c) Shared by @dansoschin as an update on the about page for 6.0, earlier in the marketing meeting:

  • there’s work on a short video overview to accompany the release, to drop on release day
  • the About Page, which is part of the release package, will be more-or-less finalized in copy form and design form at the end of this week. The purpose of this file, as currently established, is to provide a brief update of what’s in the release and provide links to resources where you can find more information.

d) Update via @abhanonstopnewsuk: she is collecting information to share with Documentation, Training, CoreCore Core is the set of software required to run WordPress. The Core Development Team builds WordPress. on what extra information/ steps would be useful for non-devs to take part in testing the release. 

Some other useful resources on 6.0

5. Open floor

a) @costdev: As we approach RC1 and branching off for 6.1, I wanted to propose an early focused meeting on Mondays.

This would be similar to a bugbug A bug is an error or unexpected result. Performance improvements, code optimization, and are considered enhancements, not defects. After feature freeze, only bugs are dealt with, with regressions (adverse changes from the previous version) being the highest priority. scrub, but instead of trying to get through as many tickets as possible, it would be about targeting 3-4 tickets per meeting, discussing the proposal/bug, and updating the ticketticket Created for both bug reports and feature development on the bug tracker. with opinions/findings. For some tickets that require investigation, some of the investigation might be possible during the meeting, otherwise we could schedule a date/time for contributors to get together to do any necessary deep-dives (either in chat, or via mob programming). This would allow for early tickets to get the attention they need, without disrupting dev chat/bug scrubs. I’m happy to run these meetings.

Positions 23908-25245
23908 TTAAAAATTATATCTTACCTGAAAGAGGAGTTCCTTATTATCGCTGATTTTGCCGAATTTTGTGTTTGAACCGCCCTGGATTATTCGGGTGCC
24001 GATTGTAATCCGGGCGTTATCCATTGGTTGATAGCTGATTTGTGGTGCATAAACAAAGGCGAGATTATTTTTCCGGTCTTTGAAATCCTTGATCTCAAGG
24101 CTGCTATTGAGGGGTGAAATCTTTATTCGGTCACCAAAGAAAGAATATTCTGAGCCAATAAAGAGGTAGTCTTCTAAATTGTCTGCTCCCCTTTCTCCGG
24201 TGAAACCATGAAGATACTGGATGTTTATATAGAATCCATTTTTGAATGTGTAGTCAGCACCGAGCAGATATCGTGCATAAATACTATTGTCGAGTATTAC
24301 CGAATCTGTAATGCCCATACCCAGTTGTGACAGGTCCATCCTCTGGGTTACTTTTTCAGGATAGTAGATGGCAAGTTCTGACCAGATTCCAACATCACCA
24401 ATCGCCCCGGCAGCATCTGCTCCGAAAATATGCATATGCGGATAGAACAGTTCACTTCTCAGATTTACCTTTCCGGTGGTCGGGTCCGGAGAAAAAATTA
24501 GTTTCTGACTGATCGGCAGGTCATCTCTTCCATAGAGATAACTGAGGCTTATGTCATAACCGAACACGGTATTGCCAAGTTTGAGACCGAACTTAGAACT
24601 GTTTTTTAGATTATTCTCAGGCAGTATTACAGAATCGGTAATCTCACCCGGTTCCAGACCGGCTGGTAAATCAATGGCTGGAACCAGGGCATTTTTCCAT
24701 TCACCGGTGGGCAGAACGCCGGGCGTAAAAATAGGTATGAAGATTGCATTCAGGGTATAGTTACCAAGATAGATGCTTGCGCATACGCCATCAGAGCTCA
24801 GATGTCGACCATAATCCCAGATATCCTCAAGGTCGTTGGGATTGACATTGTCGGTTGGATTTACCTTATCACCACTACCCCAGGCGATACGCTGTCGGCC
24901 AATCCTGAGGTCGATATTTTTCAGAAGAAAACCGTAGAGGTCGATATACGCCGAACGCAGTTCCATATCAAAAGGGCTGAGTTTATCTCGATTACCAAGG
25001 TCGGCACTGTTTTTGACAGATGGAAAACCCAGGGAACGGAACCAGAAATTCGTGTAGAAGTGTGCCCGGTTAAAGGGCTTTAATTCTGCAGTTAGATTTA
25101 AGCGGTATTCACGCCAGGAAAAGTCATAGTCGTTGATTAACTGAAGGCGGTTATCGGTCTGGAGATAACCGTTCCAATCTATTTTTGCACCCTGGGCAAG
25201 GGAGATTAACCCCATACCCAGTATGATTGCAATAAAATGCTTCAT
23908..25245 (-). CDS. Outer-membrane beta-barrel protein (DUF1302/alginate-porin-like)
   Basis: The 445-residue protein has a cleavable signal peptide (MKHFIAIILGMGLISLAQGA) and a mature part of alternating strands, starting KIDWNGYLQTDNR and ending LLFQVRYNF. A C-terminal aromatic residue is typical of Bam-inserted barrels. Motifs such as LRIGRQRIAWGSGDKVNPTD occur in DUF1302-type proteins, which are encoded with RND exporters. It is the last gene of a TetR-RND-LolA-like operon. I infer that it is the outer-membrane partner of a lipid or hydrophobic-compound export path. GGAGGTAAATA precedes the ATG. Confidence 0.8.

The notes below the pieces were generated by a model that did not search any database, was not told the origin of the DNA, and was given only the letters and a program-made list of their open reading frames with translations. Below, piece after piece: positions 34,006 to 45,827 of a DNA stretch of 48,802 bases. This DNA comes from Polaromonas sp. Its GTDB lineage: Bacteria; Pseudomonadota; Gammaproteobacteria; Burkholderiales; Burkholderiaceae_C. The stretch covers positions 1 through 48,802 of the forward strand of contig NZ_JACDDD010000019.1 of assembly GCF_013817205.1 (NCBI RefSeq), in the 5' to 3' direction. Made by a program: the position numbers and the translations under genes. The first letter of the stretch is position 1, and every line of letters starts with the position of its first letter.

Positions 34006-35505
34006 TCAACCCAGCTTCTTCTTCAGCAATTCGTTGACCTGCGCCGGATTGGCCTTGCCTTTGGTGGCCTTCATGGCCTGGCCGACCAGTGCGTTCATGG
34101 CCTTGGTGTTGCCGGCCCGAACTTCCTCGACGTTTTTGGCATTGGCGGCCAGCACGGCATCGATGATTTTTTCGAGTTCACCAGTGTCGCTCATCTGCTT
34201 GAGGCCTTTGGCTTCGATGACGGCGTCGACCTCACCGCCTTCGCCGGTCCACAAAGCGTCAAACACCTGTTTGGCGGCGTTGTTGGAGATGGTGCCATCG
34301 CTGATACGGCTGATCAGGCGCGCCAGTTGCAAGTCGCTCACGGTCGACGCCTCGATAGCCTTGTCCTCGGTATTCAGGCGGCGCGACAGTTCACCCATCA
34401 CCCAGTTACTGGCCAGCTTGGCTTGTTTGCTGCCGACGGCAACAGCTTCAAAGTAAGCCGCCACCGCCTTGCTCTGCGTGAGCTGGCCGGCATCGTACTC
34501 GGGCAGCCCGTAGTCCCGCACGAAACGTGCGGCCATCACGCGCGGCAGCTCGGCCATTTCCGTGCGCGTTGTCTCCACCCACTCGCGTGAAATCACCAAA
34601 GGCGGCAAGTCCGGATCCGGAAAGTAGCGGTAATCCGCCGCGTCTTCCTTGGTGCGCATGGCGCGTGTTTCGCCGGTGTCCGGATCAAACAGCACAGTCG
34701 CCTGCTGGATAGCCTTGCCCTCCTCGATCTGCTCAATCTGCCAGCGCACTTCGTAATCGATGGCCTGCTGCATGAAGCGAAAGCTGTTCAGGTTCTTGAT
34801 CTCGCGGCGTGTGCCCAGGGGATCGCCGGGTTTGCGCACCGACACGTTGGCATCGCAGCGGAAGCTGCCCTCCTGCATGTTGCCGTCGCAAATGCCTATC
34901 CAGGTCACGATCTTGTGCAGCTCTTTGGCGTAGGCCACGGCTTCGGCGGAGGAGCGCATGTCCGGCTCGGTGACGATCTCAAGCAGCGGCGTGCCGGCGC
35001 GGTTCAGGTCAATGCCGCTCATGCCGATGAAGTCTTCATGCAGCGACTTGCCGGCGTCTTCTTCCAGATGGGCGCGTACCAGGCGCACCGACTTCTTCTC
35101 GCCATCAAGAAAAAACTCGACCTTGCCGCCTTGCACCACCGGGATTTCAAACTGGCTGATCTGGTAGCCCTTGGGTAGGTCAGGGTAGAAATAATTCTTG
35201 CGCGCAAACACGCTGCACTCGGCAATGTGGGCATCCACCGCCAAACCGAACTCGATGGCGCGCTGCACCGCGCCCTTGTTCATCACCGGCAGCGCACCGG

What does everyone think?

  • comments from the meeting were largely in agreement with the idea of this meeting
  • this would clash with the current About Page/ Help Page and Quick Edit/ Bulk Edit regular scrub, which maintainers would look at the options to move to another time slot.
  • @costdev: is happy to start them as soon as we branchbranch A directory in Subversion. WordPress uses branches to store the latest development code for each major release (3.9, 4.0, etc.). Branches are then updated with code for any minor releases of that branch. Sometimes, a major version of WordPress and its minor versions are collectively referred to as a "branch", such as "the 4.0 branch". for 6.1 then and I’ll see about getting them set up as recurring at that stage. Update: alternative date for the early-focused meeting, Mondays 18:00 UTC

b) @webcommsat: From the release documentation team, we are reaching out to component maintainers about dev notes for 6.0. Please look out for a message from @bph.
@bph: thanked maintainers who had already replied.

c) @marybaum: Dev Chat summary volunteers needed to help with compiling items for the agenda and drafting the summary. @webcommsat has kindly been persuaded to do the dev chat summary again this week. Please do think about volunteering for a future week.

Props to: @webcommsat for dev chat summary and @marybaum and @costdev for review.

#6-0, #dev-chat, #summary